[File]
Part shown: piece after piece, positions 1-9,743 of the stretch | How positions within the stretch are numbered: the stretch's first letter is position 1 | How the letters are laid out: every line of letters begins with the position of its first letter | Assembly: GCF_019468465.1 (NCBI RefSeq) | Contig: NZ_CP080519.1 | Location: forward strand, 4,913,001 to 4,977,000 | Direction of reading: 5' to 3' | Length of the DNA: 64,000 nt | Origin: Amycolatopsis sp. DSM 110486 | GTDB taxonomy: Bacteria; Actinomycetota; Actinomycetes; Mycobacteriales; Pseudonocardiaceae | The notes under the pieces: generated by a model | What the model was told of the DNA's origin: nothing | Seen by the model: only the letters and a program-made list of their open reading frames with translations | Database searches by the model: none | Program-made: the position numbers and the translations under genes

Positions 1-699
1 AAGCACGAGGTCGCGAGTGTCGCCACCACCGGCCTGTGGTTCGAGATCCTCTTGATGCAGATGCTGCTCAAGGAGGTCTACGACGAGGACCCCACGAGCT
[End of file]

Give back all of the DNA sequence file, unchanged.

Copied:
Part shown: piece after piece, positions 1-9,743 of the stretch | How positions within the stretch are numbered: the stretch's first letter is position 1 | How the letters are laid out: every line of letters begins with the position of its first letter | Assembly: GCF_019468465.1 (NCBI RefSeq) | Contig: NZ_CP080519.1 | Location: forward strand, 4,913,001 to 4,977,000 | Direction of reading: 5' to 3' | Length of the DNA: 64,000 nt | Origin: Amycolatopsis sp. DSM 110486 | GTDB taxonomy: Bacteria; Actinomycetota; Actinomycetes; Mycobacteriales; Pseudonocardiaceae | The notes under the pieces: generated by a model | What the model was told of the DNA's origin: nothing | Seen by the model: only the letters and a program-made list of their open reading frames with translations | Database searches by the model: none | Program-made: the position numbers and the translations under genes

Positions 1-699
1 AAGCACGAGGTCGCGAGTGTCGCCACCACCGGCCTGTGGTTCGAGATCCTCTTGATGCAGATGCTGCTCAAGGAGGTCTACGACGAGGACCCCACGAGCT